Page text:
I’m not aware of any other military justice developments at the Supreme Court, where I’m tracking six cases:

This week at CAAF: CAAF will hear oral argument in three cases this week:

Tuesday, October 22, 2019, at 9:30 a.m.

United States v. Hennis, No. 17-0263/AR (CAAFlog case page)

Issues:
I. Whether a break in Appellant’s service foreclosed the exercise of court-martial jurisdiction.

II. Whether the charges arose in the Armed Forces, and fell within the subject matter jurisdiction of a capital court-martial.

III. Whether the court-martial had personal jurisdiction over Appellant.

IV. Whether the military judge denied appellant a meaningful opportunity to present a complete defense.

V. Whether the military judge abused his discretion in restricting defense counsel’s voir dire and in denying defense challenges for cause.

Case Links:
ACCA opinion (75 M.J. 796)
Blog post: ACCA affirms death for Hennis
Blog post: Hennis docketed at CAAF
Appellant’s brief
Appellee’s (Gov’t Div.) brief
Appellant’s reply brief
Blog post: Argument preview

Wednesday, October 23, 2019, at 9:30 a.m.

United States v. Bess, No. 19-0086/NA (CAAFlog case page)

Issues:
I. Whether the convening authority’s selection of members violated the equal protection requirements of the Fifth Amendment.

II. Whether the convening authority’s selection of members constituted unlawful command influence.

III. Whether the lower court erred in affirming the military judge’s denial of Appellant’s motion to produce evidence of the racial makeup of potential members.

Case Links:
NMCCA opinion
Blog post: CAAF grants review
Appellant’s brief
Appellee’s (Gov’t Div.) brief
Appellant’s reply brief
Amicus brief in support of Bess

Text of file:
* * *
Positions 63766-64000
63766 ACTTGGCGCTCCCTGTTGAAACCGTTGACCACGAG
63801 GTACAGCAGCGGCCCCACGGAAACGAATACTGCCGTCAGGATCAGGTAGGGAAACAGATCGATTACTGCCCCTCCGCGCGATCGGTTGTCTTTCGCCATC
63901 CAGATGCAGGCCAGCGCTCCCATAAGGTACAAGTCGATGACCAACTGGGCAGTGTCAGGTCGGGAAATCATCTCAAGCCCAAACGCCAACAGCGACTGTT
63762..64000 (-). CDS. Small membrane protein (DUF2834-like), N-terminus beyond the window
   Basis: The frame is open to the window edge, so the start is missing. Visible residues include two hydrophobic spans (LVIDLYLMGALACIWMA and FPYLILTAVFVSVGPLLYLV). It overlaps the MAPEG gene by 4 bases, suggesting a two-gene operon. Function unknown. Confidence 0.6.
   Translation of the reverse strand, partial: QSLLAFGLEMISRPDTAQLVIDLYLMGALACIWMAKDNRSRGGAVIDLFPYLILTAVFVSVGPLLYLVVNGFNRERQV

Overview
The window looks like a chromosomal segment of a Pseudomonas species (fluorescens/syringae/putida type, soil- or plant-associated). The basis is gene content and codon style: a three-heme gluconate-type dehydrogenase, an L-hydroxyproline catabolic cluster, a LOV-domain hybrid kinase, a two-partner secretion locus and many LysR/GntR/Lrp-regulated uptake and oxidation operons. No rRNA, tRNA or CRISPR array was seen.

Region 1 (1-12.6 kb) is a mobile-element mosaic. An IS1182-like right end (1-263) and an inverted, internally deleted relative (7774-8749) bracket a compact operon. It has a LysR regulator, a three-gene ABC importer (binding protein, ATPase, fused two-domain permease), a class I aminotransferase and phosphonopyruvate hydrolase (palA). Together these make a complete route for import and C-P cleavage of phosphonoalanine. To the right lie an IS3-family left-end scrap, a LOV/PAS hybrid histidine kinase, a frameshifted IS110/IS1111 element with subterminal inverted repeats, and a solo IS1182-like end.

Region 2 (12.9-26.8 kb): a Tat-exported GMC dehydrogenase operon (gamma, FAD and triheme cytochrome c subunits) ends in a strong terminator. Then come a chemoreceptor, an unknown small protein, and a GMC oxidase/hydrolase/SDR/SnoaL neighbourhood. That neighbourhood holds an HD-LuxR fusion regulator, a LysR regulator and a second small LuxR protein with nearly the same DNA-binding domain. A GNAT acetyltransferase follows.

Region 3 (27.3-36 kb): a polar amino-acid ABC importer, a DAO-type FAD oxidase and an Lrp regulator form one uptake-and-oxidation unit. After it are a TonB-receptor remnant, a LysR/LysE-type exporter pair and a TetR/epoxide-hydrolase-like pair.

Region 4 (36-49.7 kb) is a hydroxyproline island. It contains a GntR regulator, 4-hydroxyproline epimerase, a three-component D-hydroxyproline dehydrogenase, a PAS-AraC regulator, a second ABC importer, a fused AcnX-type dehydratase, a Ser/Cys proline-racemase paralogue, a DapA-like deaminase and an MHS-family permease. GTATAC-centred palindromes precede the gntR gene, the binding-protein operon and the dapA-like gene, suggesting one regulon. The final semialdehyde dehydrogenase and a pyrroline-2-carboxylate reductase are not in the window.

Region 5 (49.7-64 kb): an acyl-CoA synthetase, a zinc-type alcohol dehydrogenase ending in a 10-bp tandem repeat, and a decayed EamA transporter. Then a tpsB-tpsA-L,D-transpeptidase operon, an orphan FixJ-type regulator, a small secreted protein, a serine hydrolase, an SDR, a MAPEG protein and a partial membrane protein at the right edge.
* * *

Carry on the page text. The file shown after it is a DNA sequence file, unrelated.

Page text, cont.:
Blog post: Argument preview

Followed by:

United States v. Guardado, No. 19-0139/AR (CAAFlog case page)

Issue: Whether the military judge abused his discretion by failing to grant Appellant Article 13, UCMJ, credit in consequence of the Howell v. United States, 75 M.J. 386 (C.A.A.F. 2016) violation present here.

Case Links:
ACCA opinion
Blog post: CAAF grants review
Appellant’s brief
Appellee’s (Gov’t Div.) brief
Appellant’s reply brief
Blog post: Argument preview

This week at the ACCA: The Army CCA’s website shows no scheduled oral arguments.

This week at the AFCCA: The next scheduled oral argument at the Air Force CCA is on October 30, 2019.

This week at the CGCCA: The Coast Guard CCA’s website shows no scheduled oral arguments.

This week at the NMCCA: The Navy-Marine Corps CCA’s website shows no scheduled oral arguments.

This week at SCOTUS: Daniels filed this brief in opposition to the Solicitor General’s petition. In other news, the Solicitor General received a second extension of time to file the requested response to the petition in Richards, and the Court denied the cert. petitions in Livingstone and Camacho.

I’m not aware of any other military justice developments at the Supreme Court, where I’m tracking six cases:

This week at CAAF: CAAF will hear oral argument in one case this week, on Wednesday, October 16, 2019, at the J. Reuben Clark Law School, Brigham Young University, Provo, Utah:

United States v. Rice, No. 19-0178/AR (CAAFlog case page)

Issue: Whether the double jeopardy clause of the Fifth Amendment requires dismissal of Appellant’s convictions.

Case Links:
ACCA opinion (78 M.J. 649)
Blog post: CAAF grants review
Appellant’s brief
Appellee’s (Gov’t Div.) brief
Appellant’s reply brief
Blog post: Argument preview

This week at the ACCA: The Army CCA’s website shows no scheduled oral arguments.

This week at the AFCCA: The next scheduled oral argument at the Air Force CCA is on October 30, 2019.

This week at the CGCCA: The Coast Guard CCA’s website shows no scheduled oral arguments.

This week at the NMCCA: The Navy-Marine Corps CCA’s website shows no scheduled oral arguments.

This week at SCOTUS: I’m not aware of any military justice developments at the Supreme Court, where I’m tracking six cases:

This week at CAAF: The next scheduled oral argument at CAAF (and the first of the 2019 term) is scheduled for October 16, 2019, at the J. Reuben Clark Law School, Brigham Young University, Provo, Utah.

This week at the ACCA: The Army CCA’s website shows no scheduled oral arguments.

This week at the AFCCA: The next scheduled oral argument at the Air Force CCA is on October 30, 2019.

This week at the CGCCA: The Coast Guard CCA’s website shows no scheduled oral arguments.

This week at the NMCCA: The Navy-Marine Corps CCA’s website shows no scheduled oral arguments.